N.J.S.A. 40:69A-191 provides that if the municipal council should fail within 60 days of the submission of a certified petition by the municipal clerk to act on an ordinance proposed by initiative, the ordinance shall be submitted to the voters. It was, therefore, open to the municipal council on the date of submission to it of the proposed ordinance by the city clerk to refrain from acting thereon for a period of 60 days, or until October 4, 1976, a date perilously close to the general election on November 2. From the standpoint of time, therefore, it seems desirable to have the matter submitted in sufficient time prior to the general election to permit a thorough resolution of all legal issues.
Among the points made by defendants at the outset was that the matter should not have been submitted under R. 4:67-1(a) as a summary action. However, at oral argument on August 23, 1976, after stipulating the facts already mentioned, both parties agreed that the matter should be heard as a summary proceeding under the cited rule. Both agreed, also, that the matter was ripe for decision on the papers submitted, as if on motion for summary judgment.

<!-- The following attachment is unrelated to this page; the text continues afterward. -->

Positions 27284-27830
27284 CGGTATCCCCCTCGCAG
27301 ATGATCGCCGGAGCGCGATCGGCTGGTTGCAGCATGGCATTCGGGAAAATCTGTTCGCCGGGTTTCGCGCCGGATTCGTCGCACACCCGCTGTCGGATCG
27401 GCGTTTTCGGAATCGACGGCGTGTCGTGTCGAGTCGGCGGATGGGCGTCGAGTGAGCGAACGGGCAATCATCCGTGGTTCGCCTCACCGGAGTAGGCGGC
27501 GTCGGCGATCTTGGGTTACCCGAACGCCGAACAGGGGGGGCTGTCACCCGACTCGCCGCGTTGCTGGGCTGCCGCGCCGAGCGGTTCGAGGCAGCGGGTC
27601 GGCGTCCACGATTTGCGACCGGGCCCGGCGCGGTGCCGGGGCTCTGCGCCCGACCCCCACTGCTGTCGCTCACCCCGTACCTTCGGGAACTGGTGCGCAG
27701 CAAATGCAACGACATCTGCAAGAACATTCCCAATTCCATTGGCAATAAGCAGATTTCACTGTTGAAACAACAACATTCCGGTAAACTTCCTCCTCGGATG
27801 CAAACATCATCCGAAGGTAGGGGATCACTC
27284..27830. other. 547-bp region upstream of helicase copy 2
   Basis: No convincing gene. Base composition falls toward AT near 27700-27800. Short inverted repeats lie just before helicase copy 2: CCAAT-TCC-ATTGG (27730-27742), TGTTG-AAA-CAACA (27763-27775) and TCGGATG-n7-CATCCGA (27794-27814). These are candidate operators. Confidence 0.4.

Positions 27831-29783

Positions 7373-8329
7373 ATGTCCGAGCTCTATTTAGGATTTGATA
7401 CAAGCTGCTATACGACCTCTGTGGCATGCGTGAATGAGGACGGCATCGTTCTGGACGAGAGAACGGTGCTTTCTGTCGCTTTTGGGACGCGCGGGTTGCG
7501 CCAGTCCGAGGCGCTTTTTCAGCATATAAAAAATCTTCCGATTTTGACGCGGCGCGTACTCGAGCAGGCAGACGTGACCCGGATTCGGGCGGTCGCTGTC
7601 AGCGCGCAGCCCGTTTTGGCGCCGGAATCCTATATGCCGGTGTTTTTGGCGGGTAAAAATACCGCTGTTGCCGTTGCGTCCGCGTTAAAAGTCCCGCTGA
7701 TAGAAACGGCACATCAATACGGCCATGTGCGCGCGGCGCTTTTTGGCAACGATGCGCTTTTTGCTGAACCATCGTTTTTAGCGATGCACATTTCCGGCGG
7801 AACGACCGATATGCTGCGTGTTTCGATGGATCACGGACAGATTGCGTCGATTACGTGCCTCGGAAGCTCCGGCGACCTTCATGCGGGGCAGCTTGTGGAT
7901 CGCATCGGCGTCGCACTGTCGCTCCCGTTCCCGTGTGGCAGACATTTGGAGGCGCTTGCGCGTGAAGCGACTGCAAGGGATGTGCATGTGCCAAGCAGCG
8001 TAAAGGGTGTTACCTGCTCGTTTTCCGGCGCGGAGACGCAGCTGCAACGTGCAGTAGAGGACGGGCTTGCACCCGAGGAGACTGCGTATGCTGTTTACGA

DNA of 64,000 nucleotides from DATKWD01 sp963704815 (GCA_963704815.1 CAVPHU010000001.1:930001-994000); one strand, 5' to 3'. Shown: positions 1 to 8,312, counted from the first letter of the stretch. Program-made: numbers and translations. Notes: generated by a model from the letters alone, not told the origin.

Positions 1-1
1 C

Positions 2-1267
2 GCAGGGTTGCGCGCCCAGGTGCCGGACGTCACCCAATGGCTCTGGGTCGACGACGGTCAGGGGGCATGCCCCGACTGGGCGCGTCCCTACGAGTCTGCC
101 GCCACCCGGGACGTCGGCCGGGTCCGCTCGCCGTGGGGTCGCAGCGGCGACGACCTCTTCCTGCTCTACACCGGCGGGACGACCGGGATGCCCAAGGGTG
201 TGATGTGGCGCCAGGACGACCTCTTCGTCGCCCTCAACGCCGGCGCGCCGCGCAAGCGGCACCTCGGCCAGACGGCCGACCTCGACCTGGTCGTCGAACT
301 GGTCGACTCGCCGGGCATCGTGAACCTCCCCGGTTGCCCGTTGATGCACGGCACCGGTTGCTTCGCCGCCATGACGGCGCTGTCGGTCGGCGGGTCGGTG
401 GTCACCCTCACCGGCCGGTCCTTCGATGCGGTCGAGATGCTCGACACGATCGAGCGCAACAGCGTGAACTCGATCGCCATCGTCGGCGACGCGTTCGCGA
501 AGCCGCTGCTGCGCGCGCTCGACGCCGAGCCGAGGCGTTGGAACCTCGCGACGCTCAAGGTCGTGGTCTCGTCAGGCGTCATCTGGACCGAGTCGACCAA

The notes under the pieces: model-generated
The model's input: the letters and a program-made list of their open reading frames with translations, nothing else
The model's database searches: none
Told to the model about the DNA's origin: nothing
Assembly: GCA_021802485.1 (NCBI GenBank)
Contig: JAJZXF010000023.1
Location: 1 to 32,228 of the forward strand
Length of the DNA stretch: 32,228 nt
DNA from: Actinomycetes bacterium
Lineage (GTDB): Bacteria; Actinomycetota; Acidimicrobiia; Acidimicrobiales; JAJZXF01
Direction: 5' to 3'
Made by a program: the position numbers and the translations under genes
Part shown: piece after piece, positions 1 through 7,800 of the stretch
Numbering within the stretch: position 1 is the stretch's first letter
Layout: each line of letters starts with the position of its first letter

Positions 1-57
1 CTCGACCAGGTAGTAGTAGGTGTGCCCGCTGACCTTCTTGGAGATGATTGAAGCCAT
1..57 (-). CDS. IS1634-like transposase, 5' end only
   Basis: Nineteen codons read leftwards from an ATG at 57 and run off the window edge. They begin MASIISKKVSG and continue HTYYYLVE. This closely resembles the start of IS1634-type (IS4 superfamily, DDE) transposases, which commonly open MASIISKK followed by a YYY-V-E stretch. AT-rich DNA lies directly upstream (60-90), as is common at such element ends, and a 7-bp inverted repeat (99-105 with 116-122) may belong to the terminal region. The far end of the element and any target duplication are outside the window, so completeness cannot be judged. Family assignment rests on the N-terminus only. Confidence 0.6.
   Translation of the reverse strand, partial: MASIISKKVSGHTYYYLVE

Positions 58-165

The proposed ordinance reads as follows:
Be it enacted by the people of the City of Newark, New Jersey pursuant to the authority provided in N.J.S.A. 40:69A-184 an Ordinance establishing a Civilian Complaint Review Board and setting forth its functions.
Section 1. It is the public policy of the City of Newark to provide a viable and effective remedy to any of its citizens who present claims of police misconduct involving the use of unnecessary or excessive force and to eliminate all forms of illegal police conduct as hereafter described.
Section 2. In order to carry out this public policy there is hereby established an autonomous Civilian Complaint Review Board.
Section 3. The Civilian Complaint Review Board shall have jurisdiction over all complaints received from citizens of the City of Newark alleging police misconduct involving police corruption, the use of unnecessary or excessive force, abuse of authority, discourteous or insulting language or ethnic discrimination.
Section 4. Upon the receipt of a sworn complaint, the Civilian Complaint Review Board shall authorize the conduct of an investigation to determine whether there is any substantial disagreement as to the facts alleged. Within thirty days (30), the investigators shall report to the Board whether or not conciliation of the dispute is feasible. If the Board determines that conciliation is feasible, the Board shall order that the parties attempt to informally resolve the complaint. The Board shall determine, within 20 days of any attempt at conciliation, whether conciliation attempts have been successful. In the event the Board determines that conciliation has not been successful, the Board shall, within 20 days order a formal hearing to be conducted. Any police ...